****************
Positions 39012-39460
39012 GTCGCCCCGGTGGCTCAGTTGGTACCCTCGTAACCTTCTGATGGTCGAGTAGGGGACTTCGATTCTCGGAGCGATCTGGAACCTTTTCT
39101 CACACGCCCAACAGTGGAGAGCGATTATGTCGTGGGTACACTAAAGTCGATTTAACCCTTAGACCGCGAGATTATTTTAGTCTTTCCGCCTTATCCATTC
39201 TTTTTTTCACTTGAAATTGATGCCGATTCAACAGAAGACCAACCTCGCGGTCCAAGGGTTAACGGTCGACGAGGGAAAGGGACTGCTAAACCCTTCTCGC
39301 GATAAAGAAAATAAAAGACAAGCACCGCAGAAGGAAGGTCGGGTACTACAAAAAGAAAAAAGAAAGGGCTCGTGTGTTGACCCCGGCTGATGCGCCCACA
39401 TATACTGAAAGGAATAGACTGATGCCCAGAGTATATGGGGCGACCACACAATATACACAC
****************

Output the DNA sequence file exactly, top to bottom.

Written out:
Positions 39012-39460
39012 GTCGCCCCGGTGGCTCAGTTGGTACCCTCGTAACCTTCTGATGGTCGAGTAGGGGACTTCGATTCTCGGAGCGATCTGGAACCTTTTCT
39101 CACACGCCCAACAGTGGAGAGCGATTATGTCGTGGGTACACTAAAGTCGATTTAACCCTTAGACCGCGAGATTATTTTAGTCTTTCCGCCTTATCCATTC
39201 TTTTTTTCACTTGAAATTGATGCCGATTCAACAGAAGACCAACCTCGCGGTCCAAGGGTTAACGGTCGACGAGGGAAAGGGACTGCTAAACCCTTCTCGC
39301 GATAAAGAAAATAAAAGACAAGCACCGCAGAAGGAAGGTCGGGTACTACAAAAAGAAAAAAGAAAGGGCTCGTGTGTTGACCCCGGCTGATGCGCCCACA
39401 TATACTGAAAGGAATAGACTGATGCCCAGAGTATATGGGGCGACCACACAATATACACAC